Building effective climate policy in the years ahead will require the ability to predict and manage anticipated climate impacts on fundamental aspects of our world, including our food, health, land, livelihood, and water systems. In this new landscape, spatial data are used as inputs to complex models and studies aimed at predicting how, where, and to what extent our climate is changing.
In “The New Cartography of Climate Change,” RFF Fellow Shalini Vajjhala and Janet Nackoney, RFF’s GIS consultant, take a closer look at how digital maps help scientists and policymakers visualize results of their analyses.
“Maps can help distill and communicate the results of studies ranging from projections of temperature and precipitation shifts to the impacts of sea-level rise, and are being used both in and beyond the scientific communities that have developed them,” the authors write.
But before maps can become a successful, universal communication tool, according to the authors, users must develop “map literacy,” the ability to carefully consider map elements like scale, scenario, and baseline, which pose new challenges for both cartographers and citizens. Moreover, Vajjhala and Nackoney caution, “… we need to remind ourselves that maps are limited by the quality and accuracy of the underlying studies and data they represent. The necessary simplifications that are often an implicit part of making maps can obscure the uncertainty surrounding many studies and cloud the ways in which different maps are interpreted, compared, and combined.”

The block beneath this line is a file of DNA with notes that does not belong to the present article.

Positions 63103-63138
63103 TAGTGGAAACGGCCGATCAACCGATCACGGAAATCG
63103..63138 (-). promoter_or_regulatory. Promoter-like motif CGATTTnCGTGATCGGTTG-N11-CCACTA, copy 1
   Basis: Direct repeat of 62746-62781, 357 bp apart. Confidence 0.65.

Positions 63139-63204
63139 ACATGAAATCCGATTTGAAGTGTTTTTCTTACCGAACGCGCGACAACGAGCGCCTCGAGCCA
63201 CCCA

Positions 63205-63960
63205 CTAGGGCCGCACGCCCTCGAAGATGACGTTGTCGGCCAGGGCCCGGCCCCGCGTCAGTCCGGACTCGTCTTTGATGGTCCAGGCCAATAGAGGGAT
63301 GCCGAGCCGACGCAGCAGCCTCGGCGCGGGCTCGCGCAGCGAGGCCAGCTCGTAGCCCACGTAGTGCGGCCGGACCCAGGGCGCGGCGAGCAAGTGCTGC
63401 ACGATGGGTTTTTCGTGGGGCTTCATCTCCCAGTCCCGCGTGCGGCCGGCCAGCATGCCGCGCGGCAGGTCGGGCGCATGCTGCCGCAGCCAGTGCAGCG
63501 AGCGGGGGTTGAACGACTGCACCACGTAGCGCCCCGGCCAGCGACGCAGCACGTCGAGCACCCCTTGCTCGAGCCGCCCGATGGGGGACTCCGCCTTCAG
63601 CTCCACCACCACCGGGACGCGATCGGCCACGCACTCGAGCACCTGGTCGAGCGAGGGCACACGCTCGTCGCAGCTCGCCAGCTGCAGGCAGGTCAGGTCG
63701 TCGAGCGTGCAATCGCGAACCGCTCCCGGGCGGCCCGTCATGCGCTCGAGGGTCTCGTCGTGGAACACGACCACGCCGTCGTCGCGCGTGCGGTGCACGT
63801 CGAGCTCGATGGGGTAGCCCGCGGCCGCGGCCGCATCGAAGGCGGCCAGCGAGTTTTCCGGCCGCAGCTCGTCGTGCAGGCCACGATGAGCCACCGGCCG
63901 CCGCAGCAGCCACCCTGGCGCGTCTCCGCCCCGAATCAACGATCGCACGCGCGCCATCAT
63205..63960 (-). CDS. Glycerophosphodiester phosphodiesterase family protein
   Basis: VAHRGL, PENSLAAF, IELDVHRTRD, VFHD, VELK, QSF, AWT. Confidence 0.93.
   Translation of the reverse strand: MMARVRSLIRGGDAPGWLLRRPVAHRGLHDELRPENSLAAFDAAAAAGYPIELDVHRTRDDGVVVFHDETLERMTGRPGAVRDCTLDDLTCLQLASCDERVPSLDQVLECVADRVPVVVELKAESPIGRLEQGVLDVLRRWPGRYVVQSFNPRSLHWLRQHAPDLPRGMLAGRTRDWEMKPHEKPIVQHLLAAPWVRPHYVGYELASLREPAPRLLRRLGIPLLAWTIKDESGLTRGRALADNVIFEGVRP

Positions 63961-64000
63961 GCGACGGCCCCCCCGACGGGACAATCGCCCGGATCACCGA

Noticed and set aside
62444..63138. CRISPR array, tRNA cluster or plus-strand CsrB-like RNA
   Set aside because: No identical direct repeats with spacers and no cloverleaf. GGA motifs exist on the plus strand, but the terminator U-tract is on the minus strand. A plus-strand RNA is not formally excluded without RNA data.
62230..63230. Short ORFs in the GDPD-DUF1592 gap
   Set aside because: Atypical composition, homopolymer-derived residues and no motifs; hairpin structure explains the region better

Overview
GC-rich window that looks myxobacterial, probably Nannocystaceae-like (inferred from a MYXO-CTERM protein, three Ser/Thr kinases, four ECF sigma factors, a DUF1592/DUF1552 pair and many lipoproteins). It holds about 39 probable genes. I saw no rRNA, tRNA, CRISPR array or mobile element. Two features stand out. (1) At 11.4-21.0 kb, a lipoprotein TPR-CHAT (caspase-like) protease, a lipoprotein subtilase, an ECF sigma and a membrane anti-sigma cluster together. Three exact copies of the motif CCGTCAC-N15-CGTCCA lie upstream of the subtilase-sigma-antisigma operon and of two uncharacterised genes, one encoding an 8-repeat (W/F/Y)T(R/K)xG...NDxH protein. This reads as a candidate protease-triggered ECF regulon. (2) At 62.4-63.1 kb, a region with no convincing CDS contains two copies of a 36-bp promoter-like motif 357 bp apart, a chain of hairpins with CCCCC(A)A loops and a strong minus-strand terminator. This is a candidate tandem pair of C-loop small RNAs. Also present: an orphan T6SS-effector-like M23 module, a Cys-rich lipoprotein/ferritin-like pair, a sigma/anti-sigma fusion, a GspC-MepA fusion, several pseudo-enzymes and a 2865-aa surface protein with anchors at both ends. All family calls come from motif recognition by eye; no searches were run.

As hurdles to building greater public understanding of climate research are overcome, the authors say, maps will undoubtedly play a crucial role in making sound climate decisions–locally and globally.
“With greater map literacy, we can develop a common understanding of the problem and further harness the power of maps to communicate the ideas that shape the many lenses through which we view both climate science and policy.”